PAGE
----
A "Hero's" press release | Arkansas Blog

Wednesday, November 4, 2009

A "Hero's" press release

Posted By on Wed, Nov 4, 2009 at 10:18 AM

Thomas Hudson, the Little Rock man who helped fire fighters rescue a woman and child from a submerged vehicle after heavy rains in Little Rock last week, issued this release.  In it, he questions the use of the term "hero" to describe him and calls on others to help out in their communities.

All this “hero” talk is exciting to me, but also troublesome. Is "heroism" something to which we all can aspire, and to which we all are called, in duty to our neighbors? Or does naming a firefighter a "hero", for instance, excuse the rest of us from the duty of dragging a stranger from a burning building?

I give myself a "C" for that night. Subtract two letter grades for not having my rope more organized, for not realizing the car would go so deep, and for not having a metal tool in hand when I swam out to the vehicle.

I had not wrapped my mind around the intense panic that overtakes a person who cannot swim when he or she is surrounded by lethal water. Even as I swam out, I thought, in the absolute worst scenario, I will be carrying these people from the vehicle's rooftop back to shallow water. But in that vehicle, the airbags were going off, the power locks and windows were malfunctioning, and Amanda and Zeke were moving away from the open driver's side window to the rear of the cabin to keep their heads above water.

A “Hero’s” Press Release

On Thursday, October 29. after record-breaking downpours in Little Rock, fate arranged for my small part in a harrowing water rescue of a mother and 12-year-old son from a sinking SUV.

The next three days brought equally staggering showers of praise to me, a “hero,” as well as sharp criticism of KARK 4, whose journalists made no effort to intervene as they broadcast the dramatic rescue on live television. The video became one of the most viewed clips of the weekend on CNN.com.

All this “hero” talk is exciting to me, but also troublesome. Is "heroism" something to which we all can aspire, and to which we all are called, in duty to our neighbors? Or does naming a firefighter a "hero", for instance, excuse the rest of us from the duty of dragging a stranger from a burning building?

I give myself a "C" for that night. Subtract two letter grades for not having my rope more organized, for not realizing the car would go so deep, and for not having a metal tool in hand when I swam out to the vehicle.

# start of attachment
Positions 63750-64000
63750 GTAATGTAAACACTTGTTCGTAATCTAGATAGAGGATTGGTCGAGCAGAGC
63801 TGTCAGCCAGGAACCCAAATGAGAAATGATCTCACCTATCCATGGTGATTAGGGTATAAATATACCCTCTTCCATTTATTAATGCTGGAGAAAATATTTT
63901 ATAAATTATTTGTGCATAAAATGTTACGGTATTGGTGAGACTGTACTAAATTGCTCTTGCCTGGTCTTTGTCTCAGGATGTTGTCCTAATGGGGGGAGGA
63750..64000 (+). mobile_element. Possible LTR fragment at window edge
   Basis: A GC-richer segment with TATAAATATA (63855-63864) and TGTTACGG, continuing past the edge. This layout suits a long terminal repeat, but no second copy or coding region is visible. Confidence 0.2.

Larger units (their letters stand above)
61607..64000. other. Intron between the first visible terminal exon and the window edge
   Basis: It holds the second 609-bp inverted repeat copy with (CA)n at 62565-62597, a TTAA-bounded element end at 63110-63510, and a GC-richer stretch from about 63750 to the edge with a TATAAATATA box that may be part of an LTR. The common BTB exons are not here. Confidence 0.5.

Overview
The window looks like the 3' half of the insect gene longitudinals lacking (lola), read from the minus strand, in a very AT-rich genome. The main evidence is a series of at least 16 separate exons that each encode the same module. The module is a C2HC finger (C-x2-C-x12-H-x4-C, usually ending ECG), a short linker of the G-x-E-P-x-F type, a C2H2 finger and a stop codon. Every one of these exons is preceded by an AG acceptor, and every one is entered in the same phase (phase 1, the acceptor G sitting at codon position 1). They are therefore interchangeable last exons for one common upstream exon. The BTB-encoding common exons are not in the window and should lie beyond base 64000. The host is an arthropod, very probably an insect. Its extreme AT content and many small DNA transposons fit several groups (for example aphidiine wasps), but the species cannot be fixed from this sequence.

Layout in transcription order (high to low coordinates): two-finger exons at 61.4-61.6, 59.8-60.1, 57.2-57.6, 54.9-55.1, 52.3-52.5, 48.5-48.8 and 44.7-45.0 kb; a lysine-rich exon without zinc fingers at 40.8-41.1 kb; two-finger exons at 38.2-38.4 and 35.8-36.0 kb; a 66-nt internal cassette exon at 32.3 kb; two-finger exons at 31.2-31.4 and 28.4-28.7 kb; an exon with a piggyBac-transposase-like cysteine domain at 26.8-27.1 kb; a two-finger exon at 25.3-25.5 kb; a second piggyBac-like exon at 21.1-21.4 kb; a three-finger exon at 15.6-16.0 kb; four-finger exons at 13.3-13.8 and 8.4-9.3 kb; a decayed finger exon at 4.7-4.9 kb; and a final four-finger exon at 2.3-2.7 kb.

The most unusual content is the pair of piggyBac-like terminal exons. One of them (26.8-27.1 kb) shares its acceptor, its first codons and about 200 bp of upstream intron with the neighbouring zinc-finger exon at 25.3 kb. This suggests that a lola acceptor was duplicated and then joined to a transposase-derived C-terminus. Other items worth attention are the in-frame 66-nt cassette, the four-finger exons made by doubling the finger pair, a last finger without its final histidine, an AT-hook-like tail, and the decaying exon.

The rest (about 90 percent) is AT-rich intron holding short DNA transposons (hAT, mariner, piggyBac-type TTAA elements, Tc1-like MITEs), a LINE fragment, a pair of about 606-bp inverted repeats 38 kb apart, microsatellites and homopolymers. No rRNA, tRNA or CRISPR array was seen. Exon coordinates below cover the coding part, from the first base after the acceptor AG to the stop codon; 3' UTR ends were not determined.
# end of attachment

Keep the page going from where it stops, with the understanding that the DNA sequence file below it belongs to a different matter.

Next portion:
I had not wrapped my mind around the intense panic that overtakes a person who cannot swim when he or she is surrounded by lethal water. Even as I swam out, I thought, in the absolute worst scenario, I will be carrying these people from the vehicle's rooftop back to shallow water. But in that vehicle, the airbags were going off, the power locks and windows were malfunctioning, and Amanda and Zeke were moving away from the open driver's side window to the rear of the cabin to keep their heads above water.

Arriving at the SUV’s left rear side (the least submerged), I pulled at the door handles, shouted to Amanda and Zeke, grabbed the luggage rack and kicked at the windows underwater. I stood on the exhaust pipe in water over my head and punched the little bit of glass above the water with everything I had, which may have broken my hand. Without the firefighters’ arrival, I could have been at least a minute more before returning from my truck with a tool to break the window, during which time Amanda and Zeke may or may not have lost the few inches of air remaining under the roof.

So I give myself a "C", which may be generous. Others cannot grade themselves until they take the test.

I tried to help that night, as I expect the same from anyone else if it is my ass, or anyone else’s, in trouble. It is our duty as humans, to all other humans, to do for others as we would have them do for us, to love our neighbors as ourselves.

And by neighbors, I mean anyone, anywhere, in need. In the comfort of this country, we easily forget about our neighbors, both locally and abroad. Death from simple diarrhea kills more people every day than any other ailment. And right now, in this state, we have hundreds of victims coping with the loss of their homes from natural disaster.

The journalists of KARK 4 deserve no blame for making no attempt to help the occupants of the sinking vehicle. They watched helplessly from across 100 feet of dark black water, and they knew help was on the way.

Most of the time, the only dark water that separates us from those in need is in our minds and hearts. Yet help is rarely on the way with the timing caught on video Thursday night. What are you doing to be a hero?

We have wonderful organizations such as Heifer International, the American Red Cross, Habitat for Humanity, to keep us plugged in. Or next time a tornado or hurricane strikes, give me a call.

Find out what you can do. Help people when you have the chance. All the mundane things you can do will mentally prepare you to step up to task when shit hits the fan.

Start taking small risks and build a good risk/gain calculator in your head. Help out people in disaster zones. Talking to someone who has lost everything puts life in perspective. We are here to help each other.

(My near-future plans include returning to East Camden to remove tornado debris, and driving to New Orleans to help rebuild homes. I could use your help.)

Thomas Hudson


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